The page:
Oh yeah, and if at any point in this article I might have given you the impression that Noguchi has a grudge against whites, he's a pretty cool guy to talk to in person and I basically look like a polar bear in winter. The big reason he makes his cast so diverse is because of under-representation, so you can refrain from tweeting Lou Dobbs already. He never attacks whites, but looking at those dudes in the picture above, you can't help but just shrug and go "white people".
Really, we can be incredibly boring. Just own up to it already. Get over it.
I'm probably just proving the rule by pointing this out but here in New England we still freak out and make a huge deal out of it when a gay character is inserted into any form of media, in a "wow that's so edgy and you're so brave" kind of way. Even though Glee's gay character is a stereotype, we still acted like it was a huge victory for GLAAD. Noguchi's comic won't get that kind of press since it's so small (for now WINK WINK) but I like that he just casually inserts the character into the story instead of making a huge deal out of it. It becomes important later but it's not too often that you see a piece of media actually act like it's no big deal.
If you start from beginning to end, the art varies in quality. It's just as much an experiment for him as it is an actual regular project, and he admits as much in his posts beneath the strips. Poses and faces are awkward at first, but as time goes on he seems to find his place and characters look much better later on. I mean, it starts out great--he can make great facial expressions from a profile or face-on perspective but early in the strip you can see his characters taking some odd postures when it comes to angled shots. I checked out one of his previous projects, Angry Zen Master, and the art is remarkably different.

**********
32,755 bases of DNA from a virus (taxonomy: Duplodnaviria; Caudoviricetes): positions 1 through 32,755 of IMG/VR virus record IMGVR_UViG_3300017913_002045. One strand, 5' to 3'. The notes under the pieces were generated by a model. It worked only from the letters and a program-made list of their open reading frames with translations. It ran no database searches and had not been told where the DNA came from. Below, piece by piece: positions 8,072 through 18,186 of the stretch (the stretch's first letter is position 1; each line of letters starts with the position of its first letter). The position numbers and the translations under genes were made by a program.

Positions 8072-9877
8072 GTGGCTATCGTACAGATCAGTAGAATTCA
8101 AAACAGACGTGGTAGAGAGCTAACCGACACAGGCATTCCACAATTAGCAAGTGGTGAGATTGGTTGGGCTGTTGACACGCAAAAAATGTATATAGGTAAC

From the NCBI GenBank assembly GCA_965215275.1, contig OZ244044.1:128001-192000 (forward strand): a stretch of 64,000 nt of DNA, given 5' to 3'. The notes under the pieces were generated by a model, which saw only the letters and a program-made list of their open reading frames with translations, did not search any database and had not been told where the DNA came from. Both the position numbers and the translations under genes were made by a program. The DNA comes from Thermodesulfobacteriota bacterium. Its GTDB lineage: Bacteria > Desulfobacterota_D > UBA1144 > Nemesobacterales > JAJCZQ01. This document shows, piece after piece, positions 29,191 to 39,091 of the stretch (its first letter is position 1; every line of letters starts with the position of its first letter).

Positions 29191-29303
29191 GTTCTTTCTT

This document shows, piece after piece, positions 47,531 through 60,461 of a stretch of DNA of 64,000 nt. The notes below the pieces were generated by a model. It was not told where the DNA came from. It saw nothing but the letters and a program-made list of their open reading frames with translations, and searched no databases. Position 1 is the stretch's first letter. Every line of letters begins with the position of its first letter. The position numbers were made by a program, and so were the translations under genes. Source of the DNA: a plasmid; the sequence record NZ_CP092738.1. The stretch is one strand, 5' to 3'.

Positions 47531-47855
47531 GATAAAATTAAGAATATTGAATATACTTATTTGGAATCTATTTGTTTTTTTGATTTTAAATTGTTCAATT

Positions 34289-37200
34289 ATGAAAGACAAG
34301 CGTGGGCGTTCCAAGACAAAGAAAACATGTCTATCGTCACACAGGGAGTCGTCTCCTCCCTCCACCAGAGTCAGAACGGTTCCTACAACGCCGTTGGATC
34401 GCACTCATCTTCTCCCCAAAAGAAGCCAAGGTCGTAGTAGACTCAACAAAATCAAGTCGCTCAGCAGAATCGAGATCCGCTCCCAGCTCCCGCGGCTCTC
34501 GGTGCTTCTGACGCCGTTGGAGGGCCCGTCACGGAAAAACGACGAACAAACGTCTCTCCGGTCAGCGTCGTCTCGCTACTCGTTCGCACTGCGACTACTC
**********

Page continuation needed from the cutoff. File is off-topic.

While Sarah O'Donnell's art is wholesale manga style, Noguchi's feels a bit more like a mix of American and Asian styles. On this monochrome set you'll see more customization in the faces than you would see in a manga, more Americanized jawlines and hair etc etc, but you'll also see emotions expressed with exclamation points and icons, action and epic poses injected into everyday conversation, that sort of thing.
At first I was skeptical about the ability of a story like this to play out in four panel strips, since four panels is better suited to a setup and punchline, but I think he manages to make it work later on in the story. In case you hadn't noticed, the rough-draft nature of the first half of the strip is what will affect your perception of it. Just plug through and you'll see its quality improve. He's been doing this kind of stuff for years, and I think the adjustment has more to do with trying to find a new direction for the strip compared to previous work and branching into territory that he didn't normally tread.
Just a hunch, I've checked out AZM but owing to my schedule I can't do much more than that.
The comic has a very lighthearted tone most of the time and I like it for that. Sometimes the over the top antics feel cheesy but it doesn't kill it or anything. For the most part this is an office themed romantic comedy, but it isn't afraid to talk about touchy subjects. Even when it gets serious, it still feels optimistic.
Anyway, let me sum it up below since I can't think of anything catchy right now.
TL;DR: Yellow Peril is a comic in which we get to see American office life through a different set of eyes, with great results in the long-term. And if I like it, you should like it too, because that's how reviews work. I think?
YPComic is written and illustrated by Jamie Noguchi. You can find it here, as well as buy it in print from the same website.